if I view ds id debugging mide it shows the table name as Table.
I know i"m missing something simple . your help would be much appreciated.
"Dave Sexton" wrote:
Hi,
i"m somewhat confused as to why we need to generate all parameters of the
dataset to do an update. Doesn't the dataset already know which column is
which ?

We're not generating parameters on the DataSet, we're generating parameters
for the OleDbCommand object. The DataSet just contains data and isn't aware
of the database implementation, adapters, commands, connections or anything
else like that. The names of the DataColumns don't have to be the same as the
corresponding fields in the database.
can you do something like a "INSERT INTO who * VALUES *"

Unfortunately no, because that's not valid SQL.

The adapter doesn't process your SQL statement, the database does. The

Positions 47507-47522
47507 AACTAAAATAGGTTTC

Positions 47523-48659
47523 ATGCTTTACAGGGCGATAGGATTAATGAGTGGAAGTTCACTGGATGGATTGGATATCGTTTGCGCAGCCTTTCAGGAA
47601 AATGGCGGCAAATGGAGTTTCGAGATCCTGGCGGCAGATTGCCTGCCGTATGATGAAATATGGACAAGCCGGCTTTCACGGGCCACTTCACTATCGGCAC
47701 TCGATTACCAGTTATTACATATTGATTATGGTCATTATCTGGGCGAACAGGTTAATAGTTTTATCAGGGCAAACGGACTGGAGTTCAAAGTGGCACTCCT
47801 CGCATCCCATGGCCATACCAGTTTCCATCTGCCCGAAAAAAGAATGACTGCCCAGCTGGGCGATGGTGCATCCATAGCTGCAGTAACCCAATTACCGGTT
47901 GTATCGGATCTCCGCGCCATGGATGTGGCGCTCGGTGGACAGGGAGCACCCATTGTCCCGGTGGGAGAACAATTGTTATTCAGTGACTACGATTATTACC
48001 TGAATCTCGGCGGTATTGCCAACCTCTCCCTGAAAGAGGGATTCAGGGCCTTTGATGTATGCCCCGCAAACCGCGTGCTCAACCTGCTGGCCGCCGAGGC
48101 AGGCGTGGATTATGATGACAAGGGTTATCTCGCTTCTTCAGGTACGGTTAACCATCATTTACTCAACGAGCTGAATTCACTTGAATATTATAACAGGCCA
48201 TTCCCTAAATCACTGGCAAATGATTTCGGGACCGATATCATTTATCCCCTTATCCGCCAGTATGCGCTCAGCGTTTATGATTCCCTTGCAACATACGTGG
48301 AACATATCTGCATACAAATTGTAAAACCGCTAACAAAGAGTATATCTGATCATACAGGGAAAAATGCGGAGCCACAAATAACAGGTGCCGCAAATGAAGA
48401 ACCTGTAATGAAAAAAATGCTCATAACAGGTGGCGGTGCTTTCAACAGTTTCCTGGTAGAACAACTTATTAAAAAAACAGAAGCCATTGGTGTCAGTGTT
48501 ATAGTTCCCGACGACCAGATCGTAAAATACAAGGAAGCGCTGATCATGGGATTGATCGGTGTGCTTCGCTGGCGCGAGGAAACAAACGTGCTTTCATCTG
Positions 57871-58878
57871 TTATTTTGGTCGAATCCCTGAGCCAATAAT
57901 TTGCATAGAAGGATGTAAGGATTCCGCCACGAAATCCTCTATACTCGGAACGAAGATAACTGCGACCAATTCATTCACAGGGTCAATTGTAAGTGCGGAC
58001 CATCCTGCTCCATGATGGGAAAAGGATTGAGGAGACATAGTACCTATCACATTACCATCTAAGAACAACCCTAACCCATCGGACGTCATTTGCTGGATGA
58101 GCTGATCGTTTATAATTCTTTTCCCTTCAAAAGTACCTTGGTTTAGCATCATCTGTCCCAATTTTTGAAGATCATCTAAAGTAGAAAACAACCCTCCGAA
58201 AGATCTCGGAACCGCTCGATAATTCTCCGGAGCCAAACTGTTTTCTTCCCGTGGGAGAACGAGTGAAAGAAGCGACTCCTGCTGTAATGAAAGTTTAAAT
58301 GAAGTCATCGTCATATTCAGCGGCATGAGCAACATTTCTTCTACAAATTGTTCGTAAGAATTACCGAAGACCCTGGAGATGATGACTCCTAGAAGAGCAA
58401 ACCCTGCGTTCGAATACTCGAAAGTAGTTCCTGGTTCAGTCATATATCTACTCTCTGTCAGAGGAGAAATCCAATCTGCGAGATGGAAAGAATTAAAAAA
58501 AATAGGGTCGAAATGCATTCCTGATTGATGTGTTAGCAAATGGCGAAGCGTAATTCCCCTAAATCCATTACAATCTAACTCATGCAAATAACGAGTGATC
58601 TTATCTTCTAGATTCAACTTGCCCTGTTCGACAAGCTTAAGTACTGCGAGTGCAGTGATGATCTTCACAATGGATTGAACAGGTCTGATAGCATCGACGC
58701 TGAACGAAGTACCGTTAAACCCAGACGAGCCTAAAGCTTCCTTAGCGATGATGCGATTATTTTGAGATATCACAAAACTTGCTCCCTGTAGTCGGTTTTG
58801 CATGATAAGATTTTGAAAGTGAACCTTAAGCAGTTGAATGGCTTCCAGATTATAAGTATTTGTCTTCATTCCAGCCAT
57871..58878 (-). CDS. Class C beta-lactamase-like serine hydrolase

adapter's job is to simply read each DataRow from the specified DataTable (or
all DataTables) and check the RowState to determine which command (e.g.,
InsertCommand, UpdateCommand, DeleteCommand) should be used to update the row
in the database. New rows are added using the specified InsertCommand,
modified rows are updated using the specified UpdateCommand and deleted rows
are removed using the specified DeleteCommand.

For each row, the adapter checks the SourceColumn of each parameter on the
command chosen for that row and grabs the values for the parameters from the
corresponding DataColumns. After the adapter sets the parameters on the
command from the SourceColumns the command is executed. The next row is then
processed.

That's the basics of how adapters work but they do offer more control and
functionality than I've described here.
If you can retrieve the datarow why can't we just update the datarow?

That's the adapter's job. The DataRow is just in-memory data and has no
relation at all to the actual data source. Of course, if you only have a
single row then you really don't even need an adapter at all. Just set the
parameters and execute the appropriate command yourself: